Medicare Policy Process Brandy Marsh HCS 455 December 12, 2011 John (Jay) Cutspec Medicare Policy Process The health care, policy-making process is composed of three major stages; the formulation stage, legislative stage, and the implementation stage. The policy process refers to the specific decisions and events that are required for a policy to be proposed, considered, and finally either implemented and/or set aside. It is an interactive process with multiple points of access providing opportunities to influence the multiple decision makers involved at each stage (Abood, 2007).
Each stage presents a unique set of events for a policy to be proposed, considered, and either implemented or rejected. In the formulation stage there is an input of ideas, information, and research from government officials, citizens, and special interest groups. The issue is framed and the purpose and outcome is defined. Finally strategies are chosen and the necessary resources are identified. In the legislative stage the policy must be discussed by congress, agreed on and signed into law.
In the implementation stage the policy is put into effect, human resources and funding are allocated. After a new policy is implemented, advocates, opponents, or other “interested parties” begin to consider the consequences of the decision and its implementation (Cockrel, 2007). Abood (2007), “The overall health care system, including the public and private sectors, and the political forces that affect that system are shaped by the health care, policy-making process” (The Policy Process and the Politics of Health Care).
This paper will examine how the Medicare program has gone through the formulation, legislative, and implementation stage of the health care policy-making process and describe each stage of the process. To understand the Medicare program one must first understand how it came to be and the policy-making process the program has gone through. The first steps of the policy-making process is the formulation stage, and the legislation stage, where problems are identified and researched by key people, organizations, and interest groups.
The problem is then outlined and the desired outcomes are defined, the best strategies are picked and the resources that are needed are identified, discussed and agreed upon by Congress. Policy formulation has a tangible outcome: A bill goes before Congress or a regulatory agency drafts proposed rules. The process continues with adoption. A policy is adopted when Congress passes legislation, the regulations become final, or the Supreme Court renders a decision in a case. (“The Policy Making Process”, 2011).
In 1945 President Truman sent a message to Congress seeking legislation to provide a national health insurance program that would provide coverage for the elderly. In 1948 President Truman again sent a letter to Congress stating “The greatest gap in our social security structure is the lack of adequate provision for the Nation’s health. . . . I have often and strongly urged that this condition demands a national health program. The heart of the program must be a national system of payment for medical care based on well-tried insurance principles.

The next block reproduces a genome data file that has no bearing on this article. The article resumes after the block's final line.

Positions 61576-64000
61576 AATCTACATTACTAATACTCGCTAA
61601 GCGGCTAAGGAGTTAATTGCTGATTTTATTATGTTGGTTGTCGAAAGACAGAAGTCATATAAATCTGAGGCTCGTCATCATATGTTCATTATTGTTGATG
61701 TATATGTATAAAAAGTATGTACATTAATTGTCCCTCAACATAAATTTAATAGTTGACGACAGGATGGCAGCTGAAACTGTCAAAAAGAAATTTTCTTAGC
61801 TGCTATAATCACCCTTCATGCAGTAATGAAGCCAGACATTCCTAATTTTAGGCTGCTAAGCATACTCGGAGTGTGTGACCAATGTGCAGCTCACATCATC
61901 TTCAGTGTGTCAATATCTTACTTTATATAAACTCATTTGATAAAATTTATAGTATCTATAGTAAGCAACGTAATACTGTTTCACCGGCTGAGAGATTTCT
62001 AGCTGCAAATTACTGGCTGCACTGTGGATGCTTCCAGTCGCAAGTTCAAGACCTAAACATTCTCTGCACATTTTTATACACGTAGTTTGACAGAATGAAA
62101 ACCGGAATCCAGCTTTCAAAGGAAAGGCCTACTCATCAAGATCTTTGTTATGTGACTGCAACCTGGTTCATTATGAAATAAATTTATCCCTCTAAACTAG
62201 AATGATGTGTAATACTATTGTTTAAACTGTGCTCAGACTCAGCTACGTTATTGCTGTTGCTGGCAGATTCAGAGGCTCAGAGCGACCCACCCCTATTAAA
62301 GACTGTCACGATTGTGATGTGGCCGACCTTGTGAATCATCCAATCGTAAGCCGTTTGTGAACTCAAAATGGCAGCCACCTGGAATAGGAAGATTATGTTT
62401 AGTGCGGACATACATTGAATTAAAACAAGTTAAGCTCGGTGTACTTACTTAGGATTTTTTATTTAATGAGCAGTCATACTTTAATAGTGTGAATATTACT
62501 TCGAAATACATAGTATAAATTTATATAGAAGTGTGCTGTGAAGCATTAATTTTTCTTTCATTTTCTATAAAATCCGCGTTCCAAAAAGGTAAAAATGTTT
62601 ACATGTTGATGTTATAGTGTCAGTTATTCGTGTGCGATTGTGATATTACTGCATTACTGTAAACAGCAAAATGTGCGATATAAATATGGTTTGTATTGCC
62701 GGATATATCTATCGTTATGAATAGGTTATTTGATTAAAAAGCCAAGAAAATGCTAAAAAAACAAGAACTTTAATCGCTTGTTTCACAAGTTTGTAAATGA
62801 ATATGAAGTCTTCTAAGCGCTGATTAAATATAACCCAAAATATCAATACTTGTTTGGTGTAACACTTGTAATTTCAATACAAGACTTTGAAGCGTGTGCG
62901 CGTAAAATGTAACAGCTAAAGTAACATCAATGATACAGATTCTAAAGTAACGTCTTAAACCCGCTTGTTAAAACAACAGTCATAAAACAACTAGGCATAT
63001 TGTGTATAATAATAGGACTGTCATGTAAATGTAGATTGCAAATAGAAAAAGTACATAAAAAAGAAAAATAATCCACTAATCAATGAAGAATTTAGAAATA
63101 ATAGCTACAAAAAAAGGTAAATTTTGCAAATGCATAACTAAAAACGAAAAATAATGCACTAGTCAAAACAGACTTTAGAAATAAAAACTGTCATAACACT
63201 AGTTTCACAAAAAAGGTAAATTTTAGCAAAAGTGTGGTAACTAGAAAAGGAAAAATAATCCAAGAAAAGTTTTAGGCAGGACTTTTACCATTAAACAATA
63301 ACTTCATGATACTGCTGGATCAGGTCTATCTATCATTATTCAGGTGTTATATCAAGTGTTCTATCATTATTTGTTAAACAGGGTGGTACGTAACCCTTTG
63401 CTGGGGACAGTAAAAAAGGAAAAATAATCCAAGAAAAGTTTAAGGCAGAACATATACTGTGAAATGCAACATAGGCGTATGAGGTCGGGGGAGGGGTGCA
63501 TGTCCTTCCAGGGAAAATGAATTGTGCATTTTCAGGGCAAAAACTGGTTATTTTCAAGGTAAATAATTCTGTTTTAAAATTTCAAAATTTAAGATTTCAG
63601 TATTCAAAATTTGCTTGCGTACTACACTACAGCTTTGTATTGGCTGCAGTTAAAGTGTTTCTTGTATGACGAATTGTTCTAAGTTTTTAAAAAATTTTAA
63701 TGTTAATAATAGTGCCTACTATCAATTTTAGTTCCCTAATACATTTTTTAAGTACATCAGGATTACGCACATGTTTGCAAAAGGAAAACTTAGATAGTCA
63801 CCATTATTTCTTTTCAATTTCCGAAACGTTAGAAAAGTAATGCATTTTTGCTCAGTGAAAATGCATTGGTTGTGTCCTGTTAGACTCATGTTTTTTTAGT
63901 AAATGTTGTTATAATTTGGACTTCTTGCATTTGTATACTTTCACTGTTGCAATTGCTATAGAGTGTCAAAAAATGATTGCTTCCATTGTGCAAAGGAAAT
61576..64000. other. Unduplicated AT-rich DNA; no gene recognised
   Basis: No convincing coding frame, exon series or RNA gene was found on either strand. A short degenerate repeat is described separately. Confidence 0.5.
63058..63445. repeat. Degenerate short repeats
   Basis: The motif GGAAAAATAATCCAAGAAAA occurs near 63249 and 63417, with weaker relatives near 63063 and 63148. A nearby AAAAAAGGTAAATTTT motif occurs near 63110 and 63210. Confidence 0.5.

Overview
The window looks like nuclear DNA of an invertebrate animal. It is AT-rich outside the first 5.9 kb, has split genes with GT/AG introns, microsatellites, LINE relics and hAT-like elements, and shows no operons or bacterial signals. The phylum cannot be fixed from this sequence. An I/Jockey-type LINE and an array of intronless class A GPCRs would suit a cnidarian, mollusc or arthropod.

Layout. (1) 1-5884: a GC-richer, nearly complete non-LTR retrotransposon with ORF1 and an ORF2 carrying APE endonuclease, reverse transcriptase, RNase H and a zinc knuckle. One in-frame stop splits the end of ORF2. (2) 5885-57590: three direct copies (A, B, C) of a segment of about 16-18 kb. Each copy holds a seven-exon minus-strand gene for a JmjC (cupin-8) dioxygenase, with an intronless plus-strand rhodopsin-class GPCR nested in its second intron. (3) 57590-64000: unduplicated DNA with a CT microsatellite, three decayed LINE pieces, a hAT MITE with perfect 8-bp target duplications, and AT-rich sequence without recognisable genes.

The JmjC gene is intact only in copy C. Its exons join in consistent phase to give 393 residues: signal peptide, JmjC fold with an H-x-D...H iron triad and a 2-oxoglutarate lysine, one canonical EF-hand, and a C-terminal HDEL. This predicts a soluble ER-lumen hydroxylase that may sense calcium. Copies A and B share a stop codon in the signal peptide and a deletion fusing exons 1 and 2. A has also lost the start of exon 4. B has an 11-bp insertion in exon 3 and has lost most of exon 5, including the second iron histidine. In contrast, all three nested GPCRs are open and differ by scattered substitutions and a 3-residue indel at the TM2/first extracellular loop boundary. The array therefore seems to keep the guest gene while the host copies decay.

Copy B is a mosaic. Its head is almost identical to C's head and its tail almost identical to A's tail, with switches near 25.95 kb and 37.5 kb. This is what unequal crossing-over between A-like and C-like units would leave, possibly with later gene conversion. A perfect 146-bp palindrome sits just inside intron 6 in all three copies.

Before Medicare was signed into law it had to go through the legislative stage, also known as the decision or adoption stage. The Medicare policy was presented to Congress that had to agree on all parts of the policy. President Truman had proposed a Medicare system that promoted a universal health care insurance system that covered all citizens. Congress repeatedly denied his policy because of the fear of socialized medicine, the opposition from special interest groups such as the American Medical Association, and democratic initiatives that wanted to provide incentives to private insurance companies to cover the elderly.
By the close of the Truman Administration officials at the Social Security Administration had developed a scaled-back proposal to cover only persons receiving Social Security retirement benefits-those age 65 or older. This would become the key idea behind Medicare (DeWitt, 2003). In 1962 President Kennedy proposed a new version of Medicare, and again it failed in Congress. In 1964 the Medicare Program was passed by the senate, but was then blocked in conference by the House (DeWitt, 2003).
It was not until twenty years later, in 1965, that President Johnson finally signed Medicare into law as an amendment to the Social Security Legislation. It was composed of two parts; Part A and Part B. Part A provides coverage for hospital insurance, and Part B provides coverage for medical insurance. In 1972 disabled persons under age 65 and those with end-stage renal disease become eligible for coverage. In 1997 Part C was added, which gave Medicare enrollees the option to choose a private provider for their medical coverage. Then in 2006 Part D was added.
Anyone who is enrolled in Medicare Part A and B is automatically enrolled in the Part D prescription Drug program, which provided reduced-cost prescriptions. Because of the need for adequate health care for the elderly and disabled individuals, Medicare was formulated. After Medicare was formulated and signed into law, it then entered the implementation stage of the policy making process. In the implementation stage the policy is put into effect, and begins after the policy is signed into law. In this phase, the proposed policy is transformed into a plan of action (International Council of Nurses, 2005).